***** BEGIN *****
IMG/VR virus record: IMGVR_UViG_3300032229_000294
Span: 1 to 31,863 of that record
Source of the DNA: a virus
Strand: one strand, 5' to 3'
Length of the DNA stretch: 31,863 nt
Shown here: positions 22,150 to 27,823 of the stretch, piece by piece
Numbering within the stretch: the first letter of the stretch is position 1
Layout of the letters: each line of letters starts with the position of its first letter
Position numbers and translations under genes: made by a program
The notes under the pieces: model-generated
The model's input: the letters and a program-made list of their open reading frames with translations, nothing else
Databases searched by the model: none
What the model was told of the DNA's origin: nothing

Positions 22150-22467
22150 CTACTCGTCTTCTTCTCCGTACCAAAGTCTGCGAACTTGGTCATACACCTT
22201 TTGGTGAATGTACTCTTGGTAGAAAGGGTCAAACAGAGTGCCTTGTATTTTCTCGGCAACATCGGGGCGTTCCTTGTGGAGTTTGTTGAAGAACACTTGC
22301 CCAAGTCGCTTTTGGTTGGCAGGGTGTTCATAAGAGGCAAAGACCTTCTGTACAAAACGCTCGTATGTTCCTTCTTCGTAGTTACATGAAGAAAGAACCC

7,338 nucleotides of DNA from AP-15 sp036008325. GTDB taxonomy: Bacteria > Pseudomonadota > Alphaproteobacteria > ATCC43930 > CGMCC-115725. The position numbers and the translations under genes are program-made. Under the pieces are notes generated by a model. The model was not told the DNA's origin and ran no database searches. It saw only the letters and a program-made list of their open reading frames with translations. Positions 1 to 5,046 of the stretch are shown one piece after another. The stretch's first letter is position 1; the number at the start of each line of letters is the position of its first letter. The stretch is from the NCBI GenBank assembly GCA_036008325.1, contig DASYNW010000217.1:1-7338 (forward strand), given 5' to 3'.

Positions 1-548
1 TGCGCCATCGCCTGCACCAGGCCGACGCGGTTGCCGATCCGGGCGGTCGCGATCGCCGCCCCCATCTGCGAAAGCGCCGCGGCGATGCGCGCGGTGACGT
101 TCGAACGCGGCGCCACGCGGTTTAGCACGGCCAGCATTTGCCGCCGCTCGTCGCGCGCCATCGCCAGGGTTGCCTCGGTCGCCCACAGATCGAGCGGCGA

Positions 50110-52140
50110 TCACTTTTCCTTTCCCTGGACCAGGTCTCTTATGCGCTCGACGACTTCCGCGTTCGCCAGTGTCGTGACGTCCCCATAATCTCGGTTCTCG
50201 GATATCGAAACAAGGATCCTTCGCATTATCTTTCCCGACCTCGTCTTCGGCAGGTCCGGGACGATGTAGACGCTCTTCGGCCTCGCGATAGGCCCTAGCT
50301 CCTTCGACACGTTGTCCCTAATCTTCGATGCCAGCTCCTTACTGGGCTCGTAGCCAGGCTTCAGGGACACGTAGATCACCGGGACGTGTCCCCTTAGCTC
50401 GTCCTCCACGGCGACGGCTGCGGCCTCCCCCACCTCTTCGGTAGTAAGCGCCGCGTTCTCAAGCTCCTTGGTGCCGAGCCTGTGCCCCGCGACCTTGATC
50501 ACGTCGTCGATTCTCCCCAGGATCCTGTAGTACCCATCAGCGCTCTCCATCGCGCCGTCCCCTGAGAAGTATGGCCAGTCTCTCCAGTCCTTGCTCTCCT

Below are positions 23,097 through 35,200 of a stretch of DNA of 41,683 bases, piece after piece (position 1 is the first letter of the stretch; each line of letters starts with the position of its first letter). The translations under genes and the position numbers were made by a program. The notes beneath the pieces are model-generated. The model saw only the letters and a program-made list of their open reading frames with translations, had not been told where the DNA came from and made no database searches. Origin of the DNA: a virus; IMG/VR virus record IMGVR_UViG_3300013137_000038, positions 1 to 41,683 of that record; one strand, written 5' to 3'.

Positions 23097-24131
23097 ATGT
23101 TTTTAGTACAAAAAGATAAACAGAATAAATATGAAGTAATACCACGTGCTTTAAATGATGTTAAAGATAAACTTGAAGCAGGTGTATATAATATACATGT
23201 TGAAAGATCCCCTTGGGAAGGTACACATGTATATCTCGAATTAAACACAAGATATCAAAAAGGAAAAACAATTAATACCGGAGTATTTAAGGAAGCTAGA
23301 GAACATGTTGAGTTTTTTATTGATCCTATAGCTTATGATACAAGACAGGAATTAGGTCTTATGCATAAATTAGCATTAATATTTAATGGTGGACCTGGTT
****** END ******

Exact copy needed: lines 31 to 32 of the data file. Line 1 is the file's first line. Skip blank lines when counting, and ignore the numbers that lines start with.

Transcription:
23101 TTTTAGTACAAAAAGATAAACAGAATAAATATGAAGTAATACCACGTGCTTTAAATGATGTTAAAGATAAACTTGAAGCAGGTGTATATAATATACATGT
23201 TGAAAGATCCCCTTGGGAAGGTACACATGTATATCTCGAATTAAACACAAGATATCAAAAAGGAAAAACAATTAATACCGGAGTATTTAAGGAAGCTAGA